Re: blobs in VisAD

Hi Ananke,

> I'm relatively new to VisAD and Java3D, so
> please sexcuse me if I ask something trivial.
> In PoV -- there's that construct, called blob.
> Can I achive a similar effect in Visad?
> Thank you very much for your help,
>         Ananke
> P.S.: Povray about blobs:
> -- from povray.doc
> 4.4.2            Blob Object
> Blobs are described as spheres and cylinders covered with "goo" which
> stretches to smoothly join them (see section "Blob"). Ideal for modelling
> atoms and molecules, blobs are also powerful tools for creating many smooth
> flowing "organic" shapes.
> A slightly more mathematical way of describing a blob would be to say that it
> is one object made up of two or more component pieces. Each piece is really
> an invisible field of force which starts out at a particular strength and
> falls off smoothly to zero at a given radius. Where ever these components
> overlap in space, their field strength gets added together (and yes, we can
> have negative strength which gets subtracted out of the total as well). We
> could have just one component in a blob, but except for seeing what it looks
> like there is little point, since the real beauty of blobs is the way the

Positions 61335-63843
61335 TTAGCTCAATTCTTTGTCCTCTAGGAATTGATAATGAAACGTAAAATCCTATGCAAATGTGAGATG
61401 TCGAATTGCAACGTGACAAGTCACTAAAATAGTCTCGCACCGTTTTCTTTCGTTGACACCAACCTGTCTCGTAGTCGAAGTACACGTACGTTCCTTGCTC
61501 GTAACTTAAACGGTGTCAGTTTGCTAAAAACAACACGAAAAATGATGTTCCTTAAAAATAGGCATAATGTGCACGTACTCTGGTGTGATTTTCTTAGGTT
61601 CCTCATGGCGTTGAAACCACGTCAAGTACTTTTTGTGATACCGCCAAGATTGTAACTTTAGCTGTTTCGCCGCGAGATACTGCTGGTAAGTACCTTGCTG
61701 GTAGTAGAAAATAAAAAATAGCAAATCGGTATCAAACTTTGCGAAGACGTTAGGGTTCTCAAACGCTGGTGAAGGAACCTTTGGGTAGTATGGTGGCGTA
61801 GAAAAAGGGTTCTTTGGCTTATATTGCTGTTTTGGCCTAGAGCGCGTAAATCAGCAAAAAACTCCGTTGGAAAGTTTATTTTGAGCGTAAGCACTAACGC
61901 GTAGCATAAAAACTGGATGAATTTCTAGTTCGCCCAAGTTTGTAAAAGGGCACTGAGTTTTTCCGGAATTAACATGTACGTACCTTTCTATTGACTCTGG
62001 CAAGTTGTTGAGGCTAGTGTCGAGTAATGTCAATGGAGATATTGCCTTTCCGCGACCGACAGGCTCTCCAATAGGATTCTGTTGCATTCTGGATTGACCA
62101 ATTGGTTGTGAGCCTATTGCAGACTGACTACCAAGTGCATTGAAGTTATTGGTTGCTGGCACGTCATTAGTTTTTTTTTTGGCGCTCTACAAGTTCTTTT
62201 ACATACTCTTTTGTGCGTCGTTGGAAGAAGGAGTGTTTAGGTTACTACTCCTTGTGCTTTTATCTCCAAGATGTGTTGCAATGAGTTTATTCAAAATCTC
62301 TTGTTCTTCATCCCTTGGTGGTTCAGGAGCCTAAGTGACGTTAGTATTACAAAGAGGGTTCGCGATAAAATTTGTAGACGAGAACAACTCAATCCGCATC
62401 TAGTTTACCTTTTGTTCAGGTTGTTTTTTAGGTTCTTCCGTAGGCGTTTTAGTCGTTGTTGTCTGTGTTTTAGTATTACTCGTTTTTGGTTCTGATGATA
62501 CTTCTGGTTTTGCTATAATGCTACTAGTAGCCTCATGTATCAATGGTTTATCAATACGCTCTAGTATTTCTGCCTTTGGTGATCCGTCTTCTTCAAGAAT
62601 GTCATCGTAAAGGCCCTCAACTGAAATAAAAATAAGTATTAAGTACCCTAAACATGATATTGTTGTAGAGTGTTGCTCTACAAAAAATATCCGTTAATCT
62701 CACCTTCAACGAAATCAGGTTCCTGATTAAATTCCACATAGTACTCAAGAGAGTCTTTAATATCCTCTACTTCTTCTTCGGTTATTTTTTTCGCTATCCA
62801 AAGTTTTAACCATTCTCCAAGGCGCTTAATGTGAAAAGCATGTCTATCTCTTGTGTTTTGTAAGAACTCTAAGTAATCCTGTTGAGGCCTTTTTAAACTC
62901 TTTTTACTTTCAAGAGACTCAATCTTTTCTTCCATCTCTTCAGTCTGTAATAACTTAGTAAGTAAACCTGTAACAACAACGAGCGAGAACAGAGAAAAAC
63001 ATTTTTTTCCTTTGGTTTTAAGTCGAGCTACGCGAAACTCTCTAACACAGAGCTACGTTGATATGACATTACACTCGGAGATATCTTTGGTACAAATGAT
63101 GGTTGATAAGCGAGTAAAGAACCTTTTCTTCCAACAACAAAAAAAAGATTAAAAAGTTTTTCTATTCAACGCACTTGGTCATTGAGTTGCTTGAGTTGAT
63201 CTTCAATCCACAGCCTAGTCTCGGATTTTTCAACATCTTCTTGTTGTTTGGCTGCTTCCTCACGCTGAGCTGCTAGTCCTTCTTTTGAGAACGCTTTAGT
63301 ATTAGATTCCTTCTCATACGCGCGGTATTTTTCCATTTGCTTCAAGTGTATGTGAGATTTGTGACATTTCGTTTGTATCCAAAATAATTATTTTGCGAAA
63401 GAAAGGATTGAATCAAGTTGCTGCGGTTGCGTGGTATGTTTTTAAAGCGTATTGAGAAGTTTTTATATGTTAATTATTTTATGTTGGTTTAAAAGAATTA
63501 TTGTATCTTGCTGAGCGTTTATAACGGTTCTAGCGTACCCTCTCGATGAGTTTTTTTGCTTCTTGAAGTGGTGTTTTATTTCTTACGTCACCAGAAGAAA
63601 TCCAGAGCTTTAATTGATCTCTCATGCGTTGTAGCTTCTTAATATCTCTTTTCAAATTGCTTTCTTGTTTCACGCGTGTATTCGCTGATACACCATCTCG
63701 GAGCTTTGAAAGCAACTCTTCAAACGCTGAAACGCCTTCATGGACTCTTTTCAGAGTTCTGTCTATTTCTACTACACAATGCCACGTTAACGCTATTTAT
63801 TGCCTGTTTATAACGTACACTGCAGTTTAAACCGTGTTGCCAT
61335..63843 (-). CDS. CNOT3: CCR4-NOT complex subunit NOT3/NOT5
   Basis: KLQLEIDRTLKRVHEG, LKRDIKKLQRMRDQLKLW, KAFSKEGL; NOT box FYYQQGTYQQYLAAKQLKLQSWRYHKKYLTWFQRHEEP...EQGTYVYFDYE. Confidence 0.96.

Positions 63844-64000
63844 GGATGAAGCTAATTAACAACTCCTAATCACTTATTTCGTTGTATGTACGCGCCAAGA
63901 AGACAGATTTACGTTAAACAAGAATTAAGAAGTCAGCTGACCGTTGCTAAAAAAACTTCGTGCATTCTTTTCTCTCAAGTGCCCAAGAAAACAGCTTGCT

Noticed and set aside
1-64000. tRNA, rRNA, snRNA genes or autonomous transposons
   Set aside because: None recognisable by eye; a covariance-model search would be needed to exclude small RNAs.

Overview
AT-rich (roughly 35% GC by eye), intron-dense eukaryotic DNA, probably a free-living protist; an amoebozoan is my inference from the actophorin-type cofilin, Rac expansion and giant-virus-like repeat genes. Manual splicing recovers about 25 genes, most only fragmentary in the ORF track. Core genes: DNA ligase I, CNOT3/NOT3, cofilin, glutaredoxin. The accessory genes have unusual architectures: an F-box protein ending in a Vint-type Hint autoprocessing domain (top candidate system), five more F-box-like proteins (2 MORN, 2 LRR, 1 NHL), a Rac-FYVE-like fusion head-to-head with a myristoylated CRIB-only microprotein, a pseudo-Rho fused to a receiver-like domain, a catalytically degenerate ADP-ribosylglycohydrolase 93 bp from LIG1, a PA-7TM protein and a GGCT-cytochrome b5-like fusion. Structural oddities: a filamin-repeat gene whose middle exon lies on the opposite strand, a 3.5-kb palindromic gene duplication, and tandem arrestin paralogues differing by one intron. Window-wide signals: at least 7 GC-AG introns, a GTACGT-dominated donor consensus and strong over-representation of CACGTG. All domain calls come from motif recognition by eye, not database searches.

> components interact with one another.
> Let us take a simple example blob to start. Now, in fact there are a couple
> different types of components but we will look at them a little later. For
> the sake of a simple first example, let us just talk about spherical
> components. Here is a sample POV-Ray code showing a basic camera, light, and
> a simple two component blob (this scene is called blobdem1.pov):

VisAD does not support such blobs directly, but there are a
couple ways to produce the effect.

Given a set of objects you could compute a FlatField whose
value at each sample is the minimum distance from the sample
to an object.  Then an iso-surface of the FlatField will
look like these blobs.  There are a number of ways to compute
Fields that will give similar effects, for example the value
at sample s = sum { 1 / distance(s, object)^2 | for each object }
This would be the easiest approach.

Another approach would be to extend the DataRenderer class to
make a blob renderer.

If the blobs for different objects can be independent (i.e., not
flow into each other) then you could map object attributes to
Display.Shape, using a variety of different shapes to represent
different object types (for example, if the objects are molecules
the attribute may be an index into a list of molecule shapes).

Good luck,
Bill Hibbard, SSEC, 1225 W. Dayton St., Madison, WI  53706
hibbard@xxxxxxxxxxxxxxxxx  608-263-4427  fax: 608-263-6738

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